• 129- To Richard H. Dana 186
  • 129- To Richard H. Dana 188
  • 129- To Richard H. Dana 190
  • 129- To Richard H. Dana 192
  • 129- To Richard H. Dana 193
  • 129- To Richard H. Dana 194
  • 129- To Richard H. Dana 195
  • 129- To Richard H. Dana 197
  • 129- To Richard H. Dana 198
  • 129- To Richard H. Dana 199
  • 129- To Richard H. Dana 200
  • 129- To Richard H. Dana 200
  • 129- To Richard H. Dana 202
  • 129- To Richard H. Dana 203
  • 129- To Richard H. Dana 206
  • 129- To Richard H. Dana 209
  • 129- To Richard H. Dana 211
  • 129- To Richard H. Dana 211
  • 129- To Richard H. Dana 212
  • 129- To Richard H. Dana 213
  • 129- To Richard H. Dana 213
  • 129- To Richard H. Dana 215
  • 129- To Richard H. Dana 216
  • 129- To Richard H. Dana 217
  • 129- To Richard H. Dana 219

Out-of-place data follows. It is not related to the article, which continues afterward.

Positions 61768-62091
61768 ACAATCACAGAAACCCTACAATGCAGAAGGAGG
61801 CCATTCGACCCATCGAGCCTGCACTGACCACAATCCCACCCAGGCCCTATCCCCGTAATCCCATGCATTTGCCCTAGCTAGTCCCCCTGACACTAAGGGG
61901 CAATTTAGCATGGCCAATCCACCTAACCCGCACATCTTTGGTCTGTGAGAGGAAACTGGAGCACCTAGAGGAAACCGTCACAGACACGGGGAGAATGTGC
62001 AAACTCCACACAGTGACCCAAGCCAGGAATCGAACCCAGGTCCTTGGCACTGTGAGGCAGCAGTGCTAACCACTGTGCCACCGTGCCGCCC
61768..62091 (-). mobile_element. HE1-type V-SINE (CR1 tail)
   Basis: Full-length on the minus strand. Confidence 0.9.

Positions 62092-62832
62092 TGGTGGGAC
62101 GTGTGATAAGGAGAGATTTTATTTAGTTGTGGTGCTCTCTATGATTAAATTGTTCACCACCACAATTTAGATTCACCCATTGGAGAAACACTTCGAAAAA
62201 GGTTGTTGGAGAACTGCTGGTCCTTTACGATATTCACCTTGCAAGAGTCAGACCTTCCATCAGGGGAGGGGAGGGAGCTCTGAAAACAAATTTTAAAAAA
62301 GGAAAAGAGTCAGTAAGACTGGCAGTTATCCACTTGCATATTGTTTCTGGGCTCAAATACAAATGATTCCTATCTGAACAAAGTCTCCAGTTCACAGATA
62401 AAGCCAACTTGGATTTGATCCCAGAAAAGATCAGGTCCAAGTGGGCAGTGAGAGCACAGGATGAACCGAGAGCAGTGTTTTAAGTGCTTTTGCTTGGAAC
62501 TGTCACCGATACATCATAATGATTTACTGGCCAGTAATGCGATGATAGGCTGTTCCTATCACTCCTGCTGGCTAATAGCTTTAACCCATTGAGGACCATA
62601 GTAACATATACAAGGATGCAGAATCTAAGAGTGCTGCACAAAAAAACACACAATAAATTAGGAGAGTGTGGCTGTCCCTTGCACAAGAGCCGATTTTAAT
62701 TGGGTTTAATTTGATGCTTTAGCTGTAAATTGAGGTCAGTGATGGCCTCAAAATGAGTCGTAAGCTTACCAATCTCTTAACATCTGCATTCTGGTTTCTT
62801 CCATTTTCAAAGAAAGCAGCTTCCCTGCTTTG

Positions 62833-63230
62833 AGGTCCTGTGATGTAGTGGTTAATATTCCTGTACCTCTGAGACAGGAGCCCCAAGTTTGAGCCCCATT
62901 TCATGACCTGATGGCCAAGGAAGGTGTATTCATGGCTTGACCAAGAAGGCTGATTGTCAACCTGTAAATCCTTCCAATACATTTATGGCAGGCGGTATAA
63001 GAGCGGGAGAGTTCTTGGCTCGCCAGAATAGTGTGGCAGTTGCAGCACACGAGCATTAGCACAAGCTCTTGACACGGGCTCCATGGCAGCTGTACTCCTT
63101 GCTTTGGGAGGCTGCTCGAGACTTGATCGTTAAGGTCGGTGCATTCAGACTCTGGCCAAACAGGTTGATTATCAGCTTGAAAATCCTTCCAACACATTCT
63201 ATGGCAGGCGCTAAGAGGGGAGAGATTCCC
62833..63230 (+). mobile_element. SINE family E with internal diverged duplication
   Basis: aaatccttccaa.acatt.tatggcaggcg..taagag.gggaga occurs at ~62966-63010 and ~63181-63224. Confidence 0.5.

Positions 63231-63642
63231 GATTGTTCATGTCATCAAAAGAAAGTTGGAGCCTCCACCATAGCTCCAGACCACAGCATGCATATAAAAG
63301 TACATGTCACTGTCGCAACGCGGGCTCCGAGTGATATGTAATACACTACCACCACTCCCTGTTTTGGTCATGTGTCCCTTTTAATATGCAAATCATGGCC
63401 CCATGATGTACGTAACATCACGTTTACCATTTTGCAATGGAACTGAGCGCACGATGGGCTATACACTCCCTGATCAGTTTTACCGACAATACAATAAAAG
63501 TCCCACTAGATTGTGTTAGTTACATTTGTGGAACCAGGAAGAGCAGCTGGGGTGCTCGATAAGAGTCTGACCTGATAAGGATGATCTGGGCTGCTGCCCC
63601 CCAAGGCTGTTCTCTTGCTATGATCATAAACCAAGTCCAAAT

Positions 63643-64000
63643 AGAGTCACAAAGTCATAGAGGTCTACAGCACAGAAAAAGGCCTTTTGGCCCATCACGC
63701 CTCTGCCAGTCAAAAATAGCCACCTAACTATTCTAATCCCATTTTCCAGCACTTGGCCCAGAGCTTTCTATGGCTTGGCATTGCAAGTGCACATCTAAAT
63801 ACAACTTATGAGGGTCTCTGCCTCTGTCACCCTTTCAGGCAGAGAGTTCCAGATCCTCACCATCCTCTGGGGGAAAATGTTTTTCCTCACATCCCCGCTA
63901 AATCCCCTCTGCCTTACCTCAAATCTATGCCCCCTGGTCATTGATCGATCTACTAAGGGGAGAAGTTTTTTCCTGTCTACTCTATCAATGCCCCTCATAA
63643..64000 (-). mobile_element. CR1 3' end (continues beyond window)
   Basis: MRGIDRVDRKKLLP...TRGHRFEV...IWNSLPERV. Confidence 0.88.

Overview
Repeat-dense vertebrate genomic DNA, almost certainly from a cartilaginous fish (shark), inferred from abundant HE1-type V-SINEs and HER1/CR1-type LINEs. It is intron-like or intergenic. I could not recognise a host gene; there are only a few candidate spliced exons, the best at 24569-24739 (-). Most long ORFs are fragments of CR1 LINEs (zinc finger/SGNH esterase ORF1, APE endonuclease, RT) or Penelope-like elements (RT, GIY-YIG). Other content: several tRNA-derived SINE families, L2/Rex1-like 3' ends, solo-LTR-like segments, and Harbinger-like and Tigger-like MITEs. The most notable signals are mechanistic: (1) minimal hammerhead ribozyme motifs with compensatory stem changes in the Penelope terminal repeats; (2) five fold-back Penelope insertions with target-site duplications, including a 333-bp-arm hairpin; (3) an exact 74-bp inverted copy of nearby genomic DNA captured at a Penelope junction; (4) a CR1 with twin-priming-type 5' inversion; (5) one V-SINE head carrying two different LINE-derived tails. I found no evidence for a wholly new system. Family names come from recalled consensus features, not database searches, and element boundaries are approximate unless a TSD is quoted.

• 129- To Richard H. Dana 221
  • 129- To Richard H. Dana 222
  • 129- To Richard H. Dana 223
  • 129- To Richard H. Dana 226
  • 129- To Richard H. Dana 227
  • 161- To Charles Folsom 229
  • 162- To Charles Folsom 229
  • 162- To Charles Folsom 230
  • 162- To Charles Folsom 231
  • 162- To Charles Folsom 231
  • 66.To Charles Folsom 234
  • 167- To Charles Folsom 238
  • 168- To Charles Folsom 238
  • 169- To Charles Folsom 238
  • 169- To Charles Folsom 239
  • 169- To Charles Folsom 239
  • 169- To Charles Folsom 240
  • 173- To Richard H. Dana 241
  • 174- To Charles Folsom 242
  • 174- To Charles Folsom 243
  • 174- To Charles Folsom 244
  • 174- To Charles Folsom 244
  • 174- To Charles Folsom 245
  • 174- To Charles Folsom 246
  • 174- To Charles Folsom 247
  • 181- To Charles Folsom 249
  • 182- To Frances F. Bryant 249
  • 183- To Richard H. Dana 250
  • 184- To Charles Folsom 251
  • 185- To Frances F. Bryant 251
  • 185- To Frances F. Bryant 252
  • 185- To Frances F. Bryant 252
  • 185- To Frances F. Bryant 253